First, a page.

Y2K: the ultimate irony for a technology-obsessed society?
Bill Bishop thinks so. The CEO of Toronto, Ont.-based Bishop Information Group Inc. and author of Strategic Marketing for the Digital Age, believes the well-publicized problem is a good counterpoint for the end of a century that has seen technology all but replace human connection in the business world.
“At the end, we’re in total fear that this technology will collapse on us,” Bishop said. “There’s a perfect example how we have, as a society, put all of our eggs into the basket of technology and have no way of overriding the system. If there is no way to override the system and go back to the old way of doing things then you’ve got a problem.”
Bishop describes this problem as “technopia,” a term he coined to indicate the danger of blindly adopting technology, such as personal computers, Web sites and voice-mail systems, among others.
“When a company or person…becomes completely obsessed with the potential of this technology so that they’re blinded by it, they forget what their true objectives were and/or start to lose touch with their customers,” he said.
“IT companies are probably the most product-focused of any companies out there and it’s hurting them…the problem is they spend too much time working on the product and not enough time working on the relationships with people.”
Rather than focus on the needs of customers, companies are often guilty of focusing on the needs of technology. According to Bishop, this usually results from a misguided approach whereby companies follow the advice of technologists without maintaining a clear marketing strategy.
“You need to do strategic planning that involves talking about the real objectives in the relationships, and putting the relationship first. Then at the end of the thinking is when you say, ‘Now, what technology will we use to that end,'” Bishop said.
Dave Revell, senior vice-president of solutions and applications with electronic financial services for Bank of Montreal in Toronto, agreed. “The process implications of using the technology are as important as the technology itself…it’s not enough to select a very good high-tech technology. It’s understanding the business strategy that you’re trying to work towards,” he said.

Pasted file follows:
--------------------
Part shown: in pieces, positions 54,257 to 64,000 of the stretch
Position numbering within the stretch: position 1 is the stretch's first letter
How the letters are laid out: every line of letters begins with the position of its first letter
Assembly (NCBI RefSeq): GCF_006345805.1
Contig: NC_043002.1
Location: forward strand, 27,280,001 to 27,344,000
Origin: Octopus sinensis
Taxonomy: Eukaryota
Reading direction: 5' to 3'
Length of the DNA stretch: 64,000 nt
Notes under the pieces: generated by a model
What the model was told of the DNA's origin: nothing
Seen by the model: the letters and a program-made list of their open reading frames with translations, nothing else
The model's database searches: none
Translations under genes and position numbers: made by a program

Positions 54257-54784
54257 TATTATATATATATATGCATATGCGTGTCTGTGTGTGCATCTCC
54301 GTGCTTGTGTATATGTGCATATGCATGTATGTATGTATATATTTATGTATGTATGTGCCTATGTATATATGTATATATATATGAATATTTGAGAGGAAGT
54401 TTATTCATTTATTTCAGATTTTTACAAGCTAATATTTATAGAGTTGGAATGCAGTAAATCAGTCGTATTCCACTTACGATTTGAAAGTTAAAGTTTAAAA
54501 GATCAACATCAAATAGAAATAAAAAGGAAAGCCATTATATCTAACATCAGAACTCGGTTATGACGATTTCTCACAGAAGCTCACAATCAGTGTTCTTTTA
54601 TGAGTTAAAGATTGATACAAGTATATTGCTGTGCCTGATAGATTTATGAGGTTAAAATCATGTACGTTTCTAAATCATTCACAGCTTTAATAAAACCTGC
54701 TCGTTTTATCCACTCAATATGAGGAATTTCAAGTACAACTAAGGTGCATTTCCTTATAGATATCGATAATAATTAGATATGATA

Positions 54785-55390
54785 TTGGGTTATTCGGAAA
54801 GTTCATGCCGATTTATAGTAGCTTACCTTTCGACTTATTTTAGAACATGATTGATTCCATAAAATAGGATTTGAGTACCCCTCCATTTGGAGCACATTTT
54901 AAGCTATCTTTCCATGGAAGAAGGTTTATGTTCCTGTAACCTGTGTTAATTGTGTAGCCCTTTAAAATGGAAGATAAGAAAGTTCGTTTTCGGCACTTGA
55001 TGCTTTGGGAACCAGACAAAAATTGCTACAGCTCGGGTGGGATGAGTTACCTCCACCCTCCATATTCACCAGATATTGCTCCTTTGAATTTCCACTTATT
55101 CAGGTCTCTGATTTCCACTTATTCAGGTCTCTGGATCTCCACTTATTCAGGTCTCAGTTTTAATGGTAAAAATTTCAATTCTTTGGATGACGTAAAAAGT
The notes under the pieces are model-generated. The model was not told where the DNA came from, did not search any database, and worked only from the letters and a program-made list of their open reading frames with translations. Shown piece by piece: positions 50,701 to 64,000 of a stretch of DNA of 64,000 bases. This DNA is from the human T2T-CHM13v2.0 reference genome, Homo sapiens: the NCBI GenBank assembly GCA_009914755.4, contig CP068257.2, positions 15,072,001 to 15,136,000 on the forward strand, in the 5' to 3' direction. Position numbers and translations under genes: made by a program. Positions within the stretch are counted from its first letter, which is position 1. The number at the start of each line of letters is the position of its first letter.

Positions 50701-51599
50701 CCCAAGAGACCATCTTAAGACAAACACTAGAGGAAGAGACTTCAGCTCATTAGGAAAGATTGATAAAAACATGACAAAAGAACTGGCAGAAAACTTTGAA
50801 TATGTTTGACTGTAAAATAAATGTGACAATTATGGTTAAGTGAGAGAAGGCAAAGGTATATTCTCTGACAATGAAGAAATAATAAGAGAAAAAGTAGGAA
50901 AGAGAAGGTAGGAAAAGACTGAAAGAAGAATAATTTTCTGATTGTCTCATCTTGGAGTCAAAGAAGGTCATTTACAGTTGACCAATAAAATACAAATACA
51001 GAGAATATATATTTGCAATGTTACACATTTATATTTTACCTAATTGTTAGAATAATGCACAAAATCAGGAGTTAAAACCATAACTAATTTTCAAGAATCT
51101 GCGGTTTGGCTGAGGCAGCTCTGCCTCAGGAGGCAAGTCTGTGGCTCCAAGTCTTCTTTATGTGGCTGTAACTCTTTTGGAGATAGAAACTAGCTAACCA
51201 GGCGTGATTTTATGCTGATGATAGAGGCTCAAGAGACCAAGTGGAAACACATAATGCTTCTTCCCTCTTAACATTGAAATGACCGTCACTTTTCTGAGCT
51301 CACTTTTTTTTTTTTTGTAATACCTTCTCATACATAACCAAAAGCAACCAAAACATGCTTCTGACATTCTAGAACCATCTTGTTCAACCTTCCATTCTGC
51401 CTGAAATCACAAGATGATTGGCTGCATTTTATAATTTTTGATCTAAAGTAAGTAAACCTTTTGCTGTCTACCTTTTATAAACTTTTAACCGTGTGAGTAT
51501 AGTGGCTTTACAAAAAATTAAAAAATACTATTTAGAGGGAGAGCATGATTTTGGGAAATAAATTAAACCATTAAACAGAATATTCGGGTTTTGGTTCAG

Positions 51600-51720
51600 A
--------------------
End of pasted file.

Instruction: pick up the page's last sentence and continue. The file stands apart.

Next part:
According to Brian Deegan, vice-president of information systems at Trimark Investment Management Inc., successful implementation of technology begins with a business strategy based on convenience, cost and the amount of relayed information. What follows is a system suited to the needs of the customer.
“We try to give people choice that says you can phone and talk to a person, you can phone and interact with a machine or you can have your computer interact with our computers,” Deegan said. “Trimark is a service organization and we feel it is a requirement of us to do that.”
According to Bishop, many companies suffering from technopia are guilty of using their technology, be it e-mail or automated telephone systems, as a means for individuals to essentially hide from the customers.
But according to Deegan, company culture is equally responsible. “Good people can make a bad system good and vice-versa. You could have a very good system out there and if the people are not trained properly and do not have the customer focus…then they will hide behind the system,” he said.
Bishop said companies quite often lose sight of their customers by considering any new form of technology a must have, even if their customers do not.
“There’s a difference between what people are capable of using and what people prefer to use. You have to understand both…a lot of people don’t want to admit no, they wouldn’t use a CD-ROM or no, they wouldn’t use a Web site because they’re just not inclined that way,” Bishop said.
Michael LeBlanc, senior manager of interactive retailing for Hudson’s Bay Co. in Toronto, Ont., said research into the needs and abilities of customers should play an integral role in what technology will be implemented, even when designing a Web site. Instead of focusing on “wizbang technology,” LeBlanc said, it is more important to enhance the customer’s experience while there.
“We try to see technology as an enabler and not get too caught up in the technology but remember, “Why do people type in our URL…what are they here for?'”
Focusing on customer relationships and not the technological vehicle is the key to avoiding technopia and should be shared by both companies and vendors, Bishop said.
“There’s a lot of people…that are in the business of selling all these tools and software…and what I believe is that it’s their responsibility to start to help their clients or customers think through their decisions before they just sell them something,” he said.
Trimark’s Deegan concurred. “The better value added firms will do that. I’m not going to say it’s their responsibility but the better ones will do it and prosper.”